Renzi Pushes Through His Candidate Ahead of President Vote

Italian Premier Matteo Renzi rallied his party behind Constitutional Court judge Sergio Mattarella for the country’s presidency, brushing off opponents in a surprise move.

Renzi asked electors from his Democratic Party, or PD, to back the candidacy of the 73-year-old former defense minister, telling a meeting in Rome he’s the ideal candidate to replace Giorgio Napolitano, 89, as head of state. The electors unanimously backed Mattarella’s candidacy.

“Sergio Mattarella is a man of law, of the battle against mafias, of politics with a capital P,” 40-year-old Renzi said.

Lawmakers and electors began voting for a new president Thursday afternoon and the election is expected to last for at least four rounds. Former Premier Silvio Berlusconi opposes Mattarella’s candidacy, Italian news agency Ansa said, straining the political pact between the two men that has allowed Renzi to push forward with a new election law.

Renzi’s choice was praised even by some leaders of minority factions within the PD, including former Deputy Finance Minister Stefano Fassina.

‘High Profile’

“He’s a high-profile candidate whose experience, caliber and depth nobody can question,” Fassina told reporters in Rome after the meeting. He said there was no reason for other parties, including Berlusconi’s Forza Italia, not to vote for Mattarella.

Lawmakers and regional delegates have convened in Rome to elect the new head of state, a complex process that could take several days. To win in the first three rounds of the presidential election, a candidate must secure two-thirds of as many as 1,009 potential votes, while from the fourth round, which should take place Saturday, an absolute majority of 505 electors is required.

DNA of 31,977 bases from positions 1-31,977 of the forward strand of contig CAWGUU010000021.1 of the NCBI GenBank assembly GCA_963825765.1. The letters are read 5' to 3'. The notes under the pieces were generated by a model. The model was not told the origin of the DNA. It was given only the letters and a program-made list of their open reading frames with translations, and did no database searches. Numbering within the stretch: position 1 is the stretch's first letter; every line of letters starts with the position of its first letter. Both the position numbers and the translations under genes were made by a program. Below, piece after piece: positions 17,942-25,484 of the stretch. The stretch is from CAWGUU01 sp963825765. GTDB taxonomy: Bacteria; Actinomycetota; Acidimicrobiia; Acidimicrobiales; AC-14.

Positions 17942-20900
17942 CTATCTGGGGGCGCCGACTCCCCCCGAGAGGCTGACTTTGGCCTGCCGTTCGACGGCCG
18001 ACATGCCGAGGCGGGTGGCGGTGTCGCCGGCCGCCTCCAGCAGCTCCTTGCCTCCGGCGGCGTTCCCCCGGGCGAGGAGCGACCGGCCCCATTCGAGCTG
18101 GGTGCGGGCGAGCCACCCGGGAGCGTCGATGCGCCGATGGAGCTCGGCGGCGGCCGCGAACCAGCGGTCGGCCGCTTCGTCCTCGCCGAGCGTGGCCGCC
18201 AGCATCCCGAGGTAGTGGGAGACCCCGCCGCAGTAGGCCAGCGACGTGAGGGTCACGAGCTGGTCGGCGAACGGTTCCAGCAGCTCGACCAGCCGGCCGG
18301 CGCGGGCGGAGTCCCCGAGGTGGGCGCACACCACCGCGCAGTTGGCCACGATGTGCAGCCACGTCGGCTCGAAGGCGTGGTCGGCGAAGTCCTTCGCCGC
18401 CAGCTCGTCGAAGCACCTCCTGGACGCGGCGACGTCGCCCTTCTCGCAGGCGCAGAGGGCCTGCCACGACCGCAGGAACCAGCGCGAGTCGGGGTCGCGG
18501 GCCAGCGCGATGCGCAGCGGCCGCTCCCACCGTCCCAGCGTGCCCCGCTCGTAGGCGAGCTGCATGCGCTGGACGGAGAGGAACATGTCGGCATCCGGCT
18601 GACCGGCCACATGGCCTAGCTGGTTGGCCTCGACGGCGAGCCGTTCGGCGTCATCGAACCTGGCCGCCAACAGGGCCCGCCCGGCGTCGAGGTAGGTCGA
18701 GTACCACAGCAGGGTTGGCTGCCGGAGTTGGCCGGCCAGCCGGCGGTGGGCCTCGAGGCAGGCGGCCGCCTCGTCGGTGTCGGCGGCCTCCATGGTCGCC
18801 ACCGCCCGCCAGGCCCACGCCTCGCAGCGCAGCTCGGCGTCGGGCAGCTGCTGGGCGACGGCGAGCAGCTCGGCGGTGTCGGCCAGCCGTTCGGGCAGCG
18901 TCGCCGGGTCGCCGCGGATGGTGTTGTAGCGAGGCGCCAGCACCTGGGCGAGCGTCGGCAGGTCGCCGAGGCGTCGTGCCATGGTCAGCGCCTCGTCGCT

Renzi, who asked his party to vote for Mattarella from the fourth round, can count on 446 PD votes. Civic Choice, a party within the governing coalition, has already said that it will back Mattarella. The Left, Ecology and Freedom Party, or SEL, which is in the opposition and fields about 34 electors, has also said it will consider his candidacy. Five Star Movement’s 139 electors, also in opposition, say they will vote for a different candidate in the first three rounds.

Surprise Move

Renzi’s move puts Berlusconi in a difficult position. The two leaders had been trying to find common ground on a non-partisan candidate.

The three-time premier is now considering all options, according to his spokeswoman Deborah Bergamini.

Renzi told his party in Rome Thursday to avoid a repeat of the previous presidential vote in April 2013. At the time his party failed to elect its candidate for president, former premier Romano Prodi, amid the defection of about 100 lawmakers.

“A compact vote from the Democratic party would be very useful for Renzi’s leadership,” said Silvio Peruzzo, senior European economist at Nomura International Plc in London. For Forza Italia “it would be ideal to join the vote with the PD not to give the impression to be left out of the decision-making process.”

Largely Ceremonial

The presidency of the Italian Republic is largely a ceremonial role, though the head of state in the Quirinale Palace in Rome is the guarantor of the country’s constitution, oversees the armed forces and becomes the key arbiter during political crises.

Napolitano, for example, dealt with four government changes and two general elections during his unprecedented nine years in office. Renzi praised him as a stout defender of the European Union who confronted difficulties with “intelligence and wisdom.”

Mattarella, born in the Sicilian capital of Palermo, began his career in national politics in 1983 when he was elected to the national Parliament as a member of the now-defunct Christian Democrats, Italy’s ruling party after World War II.

He is the younger brother of Piersanti Mattarella, a Sicilian regional government president also from Christian Democrats, who was assassinated by the Mafia in Palermo in 1980.

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